PDA

View Full Version : Simple rigging help - blows up mesh



Algae998
02-12-2010, 01:55 PM
Hey LW'ers

Ive been trying to figure this out for a few days now but I cant figure out what Im doing wrong. Im pretty sure my workflow isnt good but Im hoping someone can spot it. Ive uploaded 3 screenshots of what Im talking about.

I started by making my rig in modeler with skelegons. The hierarchy wasnt perfect but I fix that once Im in layout, otherwise the skelegons snap to the position of their parent in modeler.
Once I finished making the skelegon rig, I went through each bone and hit Edit Skelegon and grabbed the handle and rotated them so they were facing -Z or +X (image 1).

Once all of that was done, I sent the object to layout and converted the skelegons. First thing I noticed was that on most of the main bones (upper arms, fingers and some of the leg bones) had some pretty bad gimble lock or the axis had been swapped (image 2).
Is the Edit Skelegon feature supposed to correct that, or did I do that wrong?
I figured since there was such bad gimble lock, Id go through the worst ones and record the pivot rotation after I turned the bones off.

I finished correcting the hierarchy and setting up all the proper weight maps. The gimble lock seemed to be corrected until I hit Enable Deform, which turned the mesh into jelly (image 3).
I havent done anything fancy like installing IK or anything yet.


On a side note, the character's eye is in the middle of the torso. Should the eye bone be parented to the middle bone of the 3 spine bones?


If anyone can point out what Im doing wrong, Id greatly appreciate it.

4dartist
02-12-2010, 02:17 PM
Try grabbing ALL of your bones and hitting 'r' or Record Bone Rest Position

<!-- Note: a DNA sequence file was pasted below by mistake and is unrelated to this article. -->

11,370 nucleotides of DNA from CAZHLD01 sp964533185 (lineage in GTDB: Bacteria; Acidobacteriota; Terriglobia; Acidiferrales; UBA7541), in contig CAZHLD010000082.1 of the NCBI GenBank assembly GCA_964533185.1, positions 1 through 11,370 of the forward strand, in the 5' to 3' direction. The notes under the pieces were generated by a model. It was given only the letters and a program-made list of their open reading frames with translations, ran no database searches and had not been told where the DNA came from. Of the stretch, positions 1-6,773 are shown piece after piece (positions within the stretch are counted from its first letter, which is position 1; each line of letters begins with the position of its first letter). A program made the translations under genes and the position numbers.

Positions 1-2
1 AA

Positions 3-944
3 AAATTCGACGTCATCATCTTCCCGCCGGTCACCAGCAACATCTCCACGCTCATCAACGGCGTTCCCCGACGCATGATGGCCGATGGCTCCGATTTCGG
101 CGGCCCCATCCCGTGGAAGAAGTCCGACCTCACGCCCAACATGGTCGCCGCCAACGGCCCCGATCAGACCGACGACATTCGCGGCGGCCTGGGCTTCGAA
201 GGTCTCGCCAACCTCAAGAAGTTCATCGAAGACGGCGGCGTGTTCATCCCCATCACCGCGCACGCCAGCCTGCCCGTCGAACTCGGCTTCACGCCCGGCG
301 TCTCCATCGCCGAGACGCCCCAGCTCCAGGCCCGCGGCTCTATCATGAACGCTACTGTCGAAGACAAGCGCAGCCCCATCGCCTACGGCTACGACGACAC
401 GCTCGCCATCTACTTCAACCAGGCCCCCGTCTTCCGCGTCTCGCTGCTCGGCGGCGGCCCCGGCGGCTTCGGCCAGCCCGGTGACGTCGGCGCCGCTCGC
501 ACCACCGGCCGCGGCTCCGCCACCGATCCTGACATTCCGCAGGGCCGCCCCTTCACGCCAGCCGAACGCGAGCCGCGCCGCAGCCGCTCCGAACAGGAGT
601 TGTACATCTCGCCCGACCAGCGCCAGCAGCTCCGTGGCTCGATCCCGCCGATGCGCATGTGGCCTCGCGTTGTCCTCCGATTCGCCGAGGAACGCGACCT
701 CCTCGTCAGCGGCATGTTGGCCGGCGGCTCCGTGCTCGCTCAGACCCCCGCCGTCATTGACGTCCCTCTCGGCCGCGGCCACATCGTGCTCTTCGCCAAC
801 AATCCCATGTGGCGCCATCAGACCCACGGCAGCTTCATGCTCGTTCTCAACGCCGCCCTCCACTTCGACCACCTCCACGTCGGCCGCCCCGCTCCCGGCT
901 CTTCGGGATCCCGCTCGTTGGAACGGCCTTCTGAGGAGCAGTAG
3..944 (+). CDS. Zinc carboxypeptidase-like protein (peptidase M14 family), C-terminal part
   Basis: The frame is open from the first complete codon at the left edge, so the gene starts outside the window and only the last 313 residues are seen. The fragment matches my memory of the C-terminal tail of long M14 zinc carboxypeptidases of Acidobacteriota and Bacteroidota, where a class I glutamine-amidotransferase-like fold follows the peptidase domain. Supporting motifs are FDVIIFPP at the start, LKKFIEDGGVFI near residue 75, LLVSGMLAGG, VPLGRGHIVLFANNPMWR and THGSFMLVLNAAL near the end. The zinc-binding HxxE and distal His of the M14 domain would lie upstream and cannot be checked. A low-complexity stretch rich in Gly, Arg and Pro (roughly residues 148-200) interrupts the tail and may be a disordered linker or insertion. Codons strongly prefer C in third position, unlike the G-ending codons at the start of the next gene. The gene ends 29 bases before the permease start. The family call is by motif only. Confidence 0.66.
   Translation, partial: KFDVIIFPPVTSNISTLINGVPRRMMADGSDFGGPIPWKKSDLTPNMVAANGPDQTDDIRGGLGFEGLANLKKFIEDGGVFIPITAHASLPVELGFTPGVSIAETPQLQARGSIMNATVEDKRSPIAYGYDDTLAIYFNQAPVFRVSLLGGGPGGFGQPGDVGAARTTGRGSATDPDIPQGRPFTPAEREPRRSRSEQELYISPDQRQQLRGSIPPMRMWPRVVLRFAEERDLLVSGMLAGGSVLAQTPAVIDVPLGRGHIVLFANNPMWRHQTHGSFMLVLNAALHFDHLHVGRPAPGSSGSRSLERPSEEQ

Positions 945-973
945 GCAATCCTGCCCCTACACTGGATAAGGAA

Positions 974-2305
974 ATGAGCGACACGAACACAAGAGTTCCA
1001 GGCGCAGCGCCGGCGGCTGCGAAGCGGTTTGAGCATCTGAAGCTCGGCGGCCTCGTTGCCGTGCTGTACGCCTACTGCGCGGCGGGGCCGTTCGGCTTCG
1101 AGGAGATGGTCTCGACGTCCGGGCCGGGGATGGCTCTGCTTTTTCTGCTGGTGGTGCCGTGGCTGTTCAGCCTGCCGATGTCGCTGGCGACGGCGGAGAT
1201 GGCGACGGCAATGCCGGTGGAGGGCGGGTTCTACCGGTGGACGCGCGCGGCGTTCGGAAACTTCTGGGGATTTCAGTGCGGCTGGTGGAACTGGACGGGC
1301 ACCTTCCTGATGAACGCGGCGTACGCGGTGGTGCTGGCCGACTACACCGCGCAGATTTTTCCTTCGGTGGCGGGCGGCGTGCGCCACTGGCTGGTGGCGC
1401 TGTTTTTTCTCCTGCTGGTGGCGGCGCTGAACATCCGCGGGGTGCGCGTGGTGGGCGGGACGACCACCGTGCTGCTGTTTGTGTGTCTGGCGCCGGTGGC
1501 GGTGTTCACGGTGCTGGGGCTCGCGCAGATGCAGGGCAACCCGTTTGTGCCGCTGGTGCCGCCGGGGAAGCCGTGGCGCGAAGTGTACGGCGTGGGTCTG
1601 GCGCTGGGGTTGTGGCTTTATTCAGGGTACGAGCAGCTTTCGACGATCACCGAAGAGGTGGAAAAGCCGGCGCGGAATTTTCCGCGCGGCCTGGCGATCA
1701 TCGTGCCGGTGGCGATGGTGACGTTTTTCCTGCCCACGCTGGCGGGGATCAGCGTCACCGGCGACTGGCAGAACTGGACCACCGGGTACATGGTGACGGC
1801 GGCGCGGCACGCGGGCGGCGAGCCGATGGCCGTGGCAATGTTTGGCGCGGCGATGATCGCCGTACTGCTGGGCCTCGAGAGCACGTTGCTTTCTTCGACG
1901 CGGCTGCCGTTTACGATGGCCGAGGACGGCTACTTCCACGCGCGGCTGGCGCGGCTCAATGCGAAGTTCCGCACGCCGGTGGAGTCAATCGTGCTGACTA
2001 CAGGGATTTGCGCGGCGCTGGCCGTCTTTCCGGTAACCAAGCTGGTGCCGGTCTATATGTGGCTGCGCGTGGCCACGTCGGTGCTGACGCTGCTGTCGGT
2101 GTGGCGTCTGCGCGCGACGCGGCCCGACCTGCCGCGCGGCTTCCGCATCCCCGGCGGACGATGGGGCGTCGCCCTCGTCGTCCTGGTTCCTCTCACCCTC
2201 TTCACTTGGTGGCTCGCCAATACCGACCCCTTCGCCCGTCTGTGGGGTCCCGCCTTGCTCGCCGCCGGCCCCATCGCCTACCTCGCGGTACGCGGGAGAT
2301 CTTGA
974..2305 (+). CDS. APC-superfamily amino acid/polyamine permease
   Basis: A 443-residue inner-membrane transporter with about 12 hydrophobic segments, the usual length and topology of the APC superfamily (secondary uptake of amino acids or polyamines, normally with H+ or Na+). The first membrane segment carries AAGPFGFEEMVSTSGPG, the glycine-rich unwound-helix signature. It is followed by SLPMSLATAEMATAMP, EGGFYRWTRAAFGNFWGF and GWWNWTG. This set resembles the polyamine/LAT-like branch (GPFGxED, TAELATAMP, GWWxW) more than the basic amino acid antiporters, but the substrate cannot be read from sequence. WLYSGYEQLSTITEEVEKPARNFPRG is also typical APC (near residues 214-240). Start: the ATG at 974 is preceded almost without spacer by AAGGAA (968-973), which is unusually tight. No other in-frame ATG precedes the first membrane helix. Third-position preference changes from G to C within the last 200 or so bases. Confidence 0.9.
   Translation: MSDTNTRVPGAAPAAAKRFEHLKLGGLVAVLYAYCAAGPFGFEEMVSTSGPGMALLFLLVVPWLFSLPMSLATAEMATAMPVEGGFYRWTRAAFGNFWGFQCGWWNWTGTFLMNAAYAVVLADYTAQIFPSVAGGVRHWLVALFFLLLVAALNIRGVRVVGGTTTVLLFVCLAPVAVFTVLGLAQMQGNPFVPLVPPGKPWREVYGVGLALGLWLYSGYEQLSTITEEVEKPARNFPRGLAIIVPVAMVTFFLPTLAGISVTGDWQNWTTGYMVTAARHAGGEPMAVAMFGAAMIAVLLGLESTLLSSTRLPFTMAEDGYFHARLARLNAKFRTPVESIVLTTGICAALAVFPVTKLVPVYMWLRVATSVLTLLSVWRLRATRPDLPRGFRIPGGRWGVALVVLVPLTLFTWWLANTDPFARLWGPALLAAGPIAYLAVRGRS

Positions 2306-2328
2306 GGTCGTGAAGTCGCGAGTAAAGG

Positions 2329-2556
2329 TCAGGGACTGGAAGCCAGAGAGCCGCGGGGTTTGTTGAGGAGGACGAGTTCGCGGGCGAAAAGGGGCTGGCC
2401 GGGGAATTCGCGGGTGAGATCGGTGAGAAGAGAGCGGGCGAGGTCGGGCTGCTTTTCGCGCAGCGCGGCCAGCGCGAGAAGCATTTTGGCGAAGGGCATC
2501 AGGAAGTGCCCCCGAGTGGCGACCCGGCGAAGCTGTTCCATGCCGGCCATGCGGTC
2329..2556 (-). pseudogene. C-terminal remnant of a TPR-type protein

That should snap the mesh back into place.



EDIT: I should also mention once you do the 'r' bit; if you had any bones disabled they will now be enabled, thus you need to go through and uncheck them again.

EDIT:A tip about gimble lock areas that I use all the time would be to add a second dummy bone at the shoulders and wrists. So you have your collar>shoulder_antigimble>shoulder>elbow>arm_twist(in the middle of the forearm)>wrist>wrist_antigimble>fingers. I came up with this to get myself out of a gimblelock if the problem arises. I'm sure there are other possibly much better techniques, but it works for me.

EDIT: Thought of something else. To control which direction your pitch is on your bones, I find doing it in modeler using 'Edit Skelegons' pretty good. Just bring up polygon tool, select the first bone in a chain, and click 'Edit Skelegons'. Then you can grab the lollipop looking thing and that is basically where pitch will go. Bank is always the same, perpendicular to the bone, and heading will be rotated off 90 from the lollipop but down the direction of the previous bone, so to get the heading to align down the bone you can use 'Align Pitch' in layout (not modeler). That last bit is pretty optional though.

SplineGod
02-12-2010, 03:18 PM
Along the same lines...
I generally use two bones on a universal joint like the shoulders and hips. One small bone points down the z axis and gets bank IK only. The thigh bone for example would get pitch IK only. This will insure that you dont get gimbal lock on universal joints. On hinge joints like a knee or elbow you dont need to worry about gimbal lock.
Make sure your character has a rest pose you can go back to when you ever need to rerest your bones.

Algae998
02-12-2010, 03:30 PM
Try grabbing ALL of your bones and hitting 'r' or Record Bone Rest Position



EDIT: Thought of something else. To control which direction your pitch is on your bones, I find doing it in modeler using 'Edit Skelegons' pretty good. Just bring up polygon tool, select the first bone in a chain, and click 'Edit Skelegons'. Then you can grab the lollipop looking thing and that is basically where pitch will go. Bank is always the same, perpendicular to the bone, and heading will be rotated off 90 from the lollipop but down the direction of the previous bone, so to get the heading to align down the bone you can use 'Align Pitch' in layout (not modeler). That last bit is pretty optional though.


Thanks, I turned the bones off and hit the Record Bone Rest Position and that did bring the mesh back into place. :thumbsup:
I didnt realize that the lollipop controlled the pitch orientation, but it makes sense after hitting "r". Definitely keeping that in mind for next time.